X-Men 2 Review
Sequels rarely achieve or better their original movies brilliance or originality, there are a few exceptions such as Aliens, Empire Strikes Back and Toy Story 2 to name just three. It really is a rare feat for a movie sequel to keep the franchise fresh and involving and thankfully Brian Singer has achieved this with X-Men 2.
The story starts off quickly by introducing a new threat to the mutants in the shape of a government official called Stryker, who will not rest until the mutants are wiped out. There is an attack on the president of the United States by an unknown mutant who seems to have the ability to transport himself through space avoiding bullets and able to fight, without the enemy knowing where he is going to appear. This mutant very nearly kills the president using a knife but is hit by a security guards bullet at the vital point. He drops the knife and disappears. On the handle of the knife are the words “Mutant Freedom Now”.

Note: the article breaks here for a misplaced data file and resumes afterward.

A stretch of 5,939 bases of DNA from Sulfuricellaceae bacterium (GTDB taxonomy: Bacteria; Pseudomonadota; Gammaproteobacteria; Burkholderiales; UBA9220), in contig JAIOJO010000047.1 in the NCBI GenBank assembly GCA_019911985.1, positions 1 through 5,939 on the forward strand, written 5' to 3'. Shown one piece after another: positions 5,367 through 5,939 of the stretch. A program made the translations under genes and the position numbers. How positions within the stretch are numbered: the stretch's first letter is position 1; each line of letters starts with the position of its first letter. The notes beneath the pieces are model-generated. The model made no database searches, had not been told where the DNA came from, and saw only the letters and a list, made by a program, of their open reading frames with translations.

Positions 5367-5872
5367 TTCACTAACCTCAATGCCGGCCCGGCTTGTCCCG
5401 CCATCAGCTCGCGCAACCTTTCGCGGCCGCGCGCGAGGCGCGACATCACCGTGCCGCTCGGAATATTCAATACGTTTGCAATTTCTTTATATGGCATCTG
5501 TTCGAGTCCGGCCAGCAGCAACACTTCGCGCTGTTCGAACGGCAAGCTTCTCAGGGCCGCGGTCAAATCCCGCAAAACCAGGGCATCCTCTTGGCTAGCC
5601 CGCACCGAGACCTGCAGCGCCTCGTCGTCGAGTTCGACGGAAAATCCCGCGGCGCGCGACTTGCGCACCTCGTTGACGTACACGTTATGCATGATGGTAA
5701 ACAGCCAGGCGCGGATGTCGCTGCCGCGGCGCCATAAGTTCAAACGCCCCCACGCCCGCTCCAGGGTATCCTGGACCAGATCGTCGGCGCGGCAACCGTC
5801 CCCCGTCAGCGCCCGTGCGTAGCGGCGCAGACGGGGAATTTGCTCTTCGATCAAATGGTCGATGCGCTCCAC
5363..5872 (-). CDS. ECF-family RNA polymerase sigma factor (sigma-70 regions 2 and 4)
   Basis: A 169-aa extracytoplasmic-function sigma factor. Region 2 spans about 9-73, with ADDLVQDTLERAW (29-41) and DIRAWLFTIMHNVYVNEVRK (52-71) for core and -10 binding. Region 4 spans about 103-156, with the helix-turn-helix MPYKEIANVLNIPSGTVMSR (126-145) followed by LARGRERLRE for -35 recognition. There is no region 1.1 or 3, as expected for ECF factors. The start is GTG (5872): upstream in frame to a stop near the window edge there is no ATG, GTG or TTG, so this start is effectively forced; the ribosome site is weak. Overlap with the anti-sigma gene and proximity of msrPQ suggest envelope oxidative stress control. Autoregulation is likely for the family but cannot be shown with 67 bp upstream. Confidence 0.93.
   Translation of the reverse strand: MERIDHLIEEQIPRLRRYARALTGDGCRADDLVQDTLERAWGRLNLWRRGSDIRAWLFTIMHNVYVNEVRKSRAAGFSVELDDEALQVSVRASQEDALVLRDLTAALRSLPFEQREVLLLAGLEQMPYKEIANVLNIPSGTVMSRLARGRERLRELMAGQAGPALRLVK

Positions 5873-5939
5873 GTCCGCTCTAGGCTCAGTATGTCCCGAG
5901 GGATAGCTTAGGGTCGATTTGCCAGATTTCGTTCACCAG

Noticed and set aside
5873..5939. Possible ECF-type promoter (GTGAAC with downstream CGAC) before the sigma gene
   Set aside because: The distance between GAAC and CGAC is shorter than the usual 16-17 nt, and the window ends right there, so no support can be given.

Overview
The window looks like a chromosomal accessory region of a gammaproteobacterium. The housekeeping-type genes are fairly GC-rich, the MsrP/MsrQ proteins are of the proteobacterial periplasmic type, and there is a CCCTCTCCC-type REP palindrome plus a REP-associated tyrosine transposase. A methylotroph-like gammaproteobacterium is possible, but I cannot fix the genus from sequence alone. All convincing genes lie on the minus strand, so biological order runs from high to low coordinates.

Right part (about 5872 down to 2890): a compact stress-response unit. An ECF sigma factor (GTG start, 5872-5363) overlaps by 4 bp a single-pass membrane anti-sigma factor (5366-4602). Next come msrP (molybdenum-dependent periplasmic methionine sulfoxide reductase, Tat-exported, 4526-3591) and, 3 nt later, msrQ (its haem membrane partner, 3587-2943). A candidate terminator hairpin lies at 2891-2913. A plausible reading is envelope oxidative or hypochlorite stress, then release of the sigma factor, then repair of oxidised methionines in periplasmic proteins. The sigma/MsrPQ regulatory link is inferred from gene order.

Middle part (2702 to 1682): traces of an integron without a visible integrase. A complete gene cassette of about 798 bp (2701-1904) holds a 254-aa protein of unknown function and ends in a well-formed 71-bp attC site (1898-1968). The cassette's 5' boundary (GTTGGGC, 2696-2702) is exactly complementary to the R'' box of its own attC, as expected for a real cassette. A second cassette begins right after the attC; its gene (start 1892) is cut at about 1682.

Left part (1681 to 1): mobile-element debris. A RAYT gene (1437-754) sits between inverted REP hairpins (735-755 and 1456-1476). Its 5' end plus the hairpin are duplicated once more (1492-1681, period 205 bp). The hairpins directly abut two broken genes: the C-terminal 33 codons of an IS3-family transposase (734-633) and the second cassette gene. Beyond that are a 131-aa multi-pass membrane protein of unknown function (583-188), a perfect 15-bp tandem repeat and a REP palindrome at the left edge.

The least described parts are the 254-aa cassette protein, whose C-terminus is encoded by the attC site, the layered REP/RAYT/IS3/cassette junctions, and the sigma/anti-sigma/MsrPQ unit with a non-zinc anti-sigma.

It is not long until Professor X hears of this attack but he quickly realises that Magneto is not behind the attack. Meanwhile normal humans are beginning to turn once more against the mutants, and this attack gives Stryker the perfect opportunity to put his plans into action. As we move into the story it is not long before Magneto and Professor X's pupils are fighting side by side against the Humans who want to wipe them all out.
Whilst I enjoyed the first movie very much I couldn't help feeling it was just used to set up the characters for a projected franchise. After watching this action packed adventure in the form of X-Men 2 that point of view is confirmed as this movie just rocks from the start. Everything about the film has moved up a gear with the CGI effects being smooth and believable, to the character development bringing new insights to our mutant heroes. I simply didn't notice the passage of time as the movie zipped along at full throttle and is enjoyable Sci-Fi action which is highly recommended.
This Japanese single disc edition is available now, a full two months before the US and UK two disc versions. The Japanese subtitles are switched off easily by the remote control, although the menus are Japanese text and are hit and miss until you find out what each option does.